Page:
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Channeling Spiro Agnew in the Baltimore riots

Name a newly elected Republican governor of Maryland with little previous political experience that hailed from the suburbs and had to deal with racial unrest and rioting in the city during his first term. Maryland's current Gov. Larry Hogan? Guess again. How about future Vice President Spiro Agnew.

As the situation in Baltimore unfolded over the past week, it brought back memories of the violence that followed the assassination of Martin Luther King in April 1968. Maryland's then relatively unknown Republican Governor, Spiro Agnew, had just started his second year in office. His reaction to the unfolding situation helped make him a household name and led to a reshaping of American electoral politics.

Agnew quickly called out the National Guard and then pointed fingers at Baltimore's mayor, Tommy D'Alessandro, and his staff, accusing them of willfully ignoring signs of impending violence in the city. A D'Alessandro assistant told Theo Lippmann of The Baltimore Sun, "Agnew told us he didn't think Martin Luther King was a good American, anyway!"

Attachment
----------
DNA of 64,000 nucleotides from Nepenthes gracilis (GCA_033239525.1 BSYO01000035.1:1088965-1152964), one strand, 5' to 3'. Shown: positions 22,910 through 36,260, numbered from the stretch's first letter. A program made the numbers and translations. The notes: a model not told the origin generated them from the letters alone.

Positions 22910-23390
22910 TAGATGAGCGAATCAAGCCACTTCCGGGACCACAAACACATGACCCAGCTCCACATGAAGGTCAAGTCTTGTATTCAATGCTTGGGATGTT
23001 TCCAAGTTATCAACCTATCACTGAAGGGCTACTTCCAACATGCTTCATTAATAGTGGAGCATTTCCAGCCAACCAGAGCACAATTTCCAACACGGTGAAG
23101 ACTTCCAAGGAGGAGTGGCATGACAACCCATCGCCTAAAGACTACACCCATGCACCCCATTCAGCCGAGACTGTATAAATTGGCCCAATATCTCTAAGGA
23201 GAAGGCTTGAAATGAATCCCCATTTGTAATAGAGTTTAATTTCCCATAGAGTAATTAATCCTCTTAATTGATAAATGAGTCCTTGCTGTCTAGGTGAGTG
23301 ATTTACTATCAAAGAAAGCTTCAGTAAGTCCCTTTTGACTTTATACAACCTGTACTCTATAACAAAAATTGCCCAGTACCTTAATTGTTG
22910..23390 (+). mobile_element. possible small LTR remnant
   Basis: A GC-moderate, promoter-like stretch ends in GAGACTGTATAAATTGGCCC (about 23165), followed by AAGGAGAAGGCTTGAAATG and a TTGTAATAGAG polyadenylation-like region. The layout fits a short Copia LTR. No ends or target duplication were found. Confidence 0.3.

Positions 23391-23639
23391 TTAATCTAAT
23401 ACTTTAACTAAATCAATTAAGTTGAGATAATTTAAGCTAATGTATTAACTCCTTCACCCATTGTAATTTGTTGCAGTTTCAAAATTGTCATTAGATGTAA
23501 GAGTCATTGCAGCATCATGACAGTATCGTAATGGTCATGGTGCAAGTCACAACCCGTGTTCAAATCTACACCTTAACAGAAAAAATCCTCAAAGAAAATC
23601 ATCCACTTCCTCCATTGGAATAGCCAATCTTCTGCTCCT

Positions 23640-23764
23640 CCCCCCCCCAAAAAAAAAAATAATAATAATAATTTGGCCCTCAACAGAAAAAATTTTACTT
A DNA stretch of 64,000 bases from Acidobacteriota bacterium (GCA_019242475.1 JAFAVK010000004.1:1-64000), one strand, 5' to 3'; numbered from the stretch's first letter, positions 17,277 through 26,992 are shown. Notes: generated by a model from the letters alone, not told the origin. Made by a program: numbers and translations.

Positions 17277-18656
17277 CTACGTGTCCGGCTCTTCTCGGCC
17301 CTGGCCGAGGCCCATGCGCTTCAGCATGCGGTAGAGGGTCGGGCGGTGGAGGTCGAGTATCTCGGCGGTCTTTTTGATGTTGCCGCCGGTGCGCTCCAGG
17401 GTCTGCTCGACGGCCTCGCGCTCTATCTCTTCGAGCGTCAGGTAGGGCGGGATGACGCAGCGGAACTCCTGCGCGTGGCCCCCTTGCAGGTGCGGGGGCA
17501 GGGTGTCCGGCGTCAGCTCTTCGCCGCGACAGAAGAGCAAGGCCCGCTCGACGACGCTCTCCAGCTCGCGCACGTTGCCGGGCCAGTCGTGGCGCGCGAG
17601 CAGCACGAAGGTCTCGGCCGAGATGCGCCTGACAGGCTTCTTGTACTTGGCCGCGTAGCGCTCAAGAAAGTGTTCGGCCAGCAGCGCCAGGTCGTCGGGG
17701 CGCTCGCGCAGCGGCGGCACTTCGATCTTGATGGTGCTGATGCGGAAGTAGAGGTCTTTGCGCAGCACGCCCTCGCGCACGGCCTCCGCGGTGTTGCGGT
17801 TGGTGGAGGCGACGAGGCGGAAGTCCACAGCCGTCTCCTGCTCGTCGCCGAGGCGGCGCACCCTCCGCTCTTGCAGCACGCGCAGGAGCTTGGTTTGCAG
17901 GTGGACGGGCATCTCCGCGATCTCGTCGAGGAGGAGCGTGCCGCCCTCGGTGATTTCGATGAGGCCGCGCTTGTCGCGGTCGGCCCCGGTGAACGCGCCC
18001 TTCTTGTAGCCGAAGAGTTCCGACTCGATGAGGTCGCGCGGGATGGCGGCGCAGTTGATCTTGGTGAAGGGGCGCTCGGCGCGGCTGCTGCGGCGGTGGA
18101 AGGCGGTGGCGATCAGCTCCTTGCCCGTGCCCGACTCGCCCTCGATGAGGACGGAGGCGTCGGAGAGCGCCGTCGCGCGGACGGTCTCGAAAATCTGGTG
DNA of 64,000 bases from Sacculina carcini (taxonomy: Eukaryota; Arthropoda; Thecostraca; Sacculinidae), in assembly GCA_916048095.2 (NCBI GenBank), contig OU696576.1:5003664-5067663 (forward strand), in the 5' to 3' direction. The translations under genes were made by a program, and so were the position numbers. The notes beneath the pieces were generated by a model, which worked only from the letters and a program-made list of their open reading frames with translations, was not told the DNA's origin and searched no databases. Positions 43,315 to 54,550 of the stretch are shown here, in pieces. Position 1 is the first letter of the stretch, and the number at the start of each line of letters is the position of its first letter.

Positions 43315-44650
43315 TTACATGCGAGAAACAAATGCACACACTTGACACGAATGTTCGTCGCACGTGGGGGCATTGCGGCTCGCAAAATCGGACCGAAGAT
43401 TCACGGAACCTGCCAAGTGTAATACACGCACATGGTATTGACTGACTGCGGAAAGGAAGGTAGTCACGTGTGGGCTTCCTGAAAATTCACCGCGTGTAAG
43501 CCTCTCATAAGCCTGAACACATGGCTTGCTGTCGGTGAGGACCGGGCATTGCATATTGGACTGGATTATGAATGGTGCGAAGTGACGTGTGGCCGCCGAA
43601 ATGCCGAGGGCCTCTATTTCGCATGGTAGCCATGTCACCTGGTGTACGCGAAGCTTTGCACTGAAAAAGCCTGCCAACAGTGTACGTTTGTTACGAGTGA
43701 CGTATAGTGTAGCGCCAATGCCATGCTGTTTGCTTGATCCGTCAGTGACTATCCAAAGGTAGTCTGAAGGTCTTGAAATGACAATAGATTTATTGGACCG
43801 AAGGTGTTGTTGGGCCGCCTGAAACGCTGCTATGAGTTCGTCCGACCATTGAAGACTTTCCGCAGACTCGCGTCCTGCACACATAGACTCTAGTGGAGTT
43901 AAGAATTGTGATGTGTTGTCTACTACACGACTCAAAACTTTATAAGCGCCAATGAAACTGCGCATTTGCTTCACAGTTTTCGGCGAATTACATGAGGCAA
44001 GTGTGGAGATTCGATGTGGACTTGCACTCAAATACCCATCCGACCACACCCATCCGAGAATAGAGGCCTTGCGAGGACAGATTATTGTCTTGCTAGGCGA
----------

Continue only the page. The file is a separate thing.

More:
Agnew saved his real public vitriol, however, for Baltimore's black political leadership. Calling them to a special meeting at the state office building in Baltimore, he excoriated the group for its failure to take responsibility for the violence and a "perverted concept of race loyalty." Governor Agnew charged the group with cowardice by meeting in secret with Stokely Carmichael and H. Rap Brown, both advocates of violence in the civil rights movement by 1968.

To catcalls from the audience ("If you want to talk to us as ladies and gentlemen, Mr. Governor, we'll stay and listen") and a partial walkout, Agnew continued to belittle and upbraid the leaders, characterizing them as silent bystanders while Baltimore went up in smoke. Agnew charged, "It is deplorable and a sign of sickness in our society that the lunatic fringes of our black and white communities speak with wide publicity while we, the moderates, remain continuously mute. I cannot believe that the only alternative to white racism is black racism." ...

Read entire article at The Baltimore Sun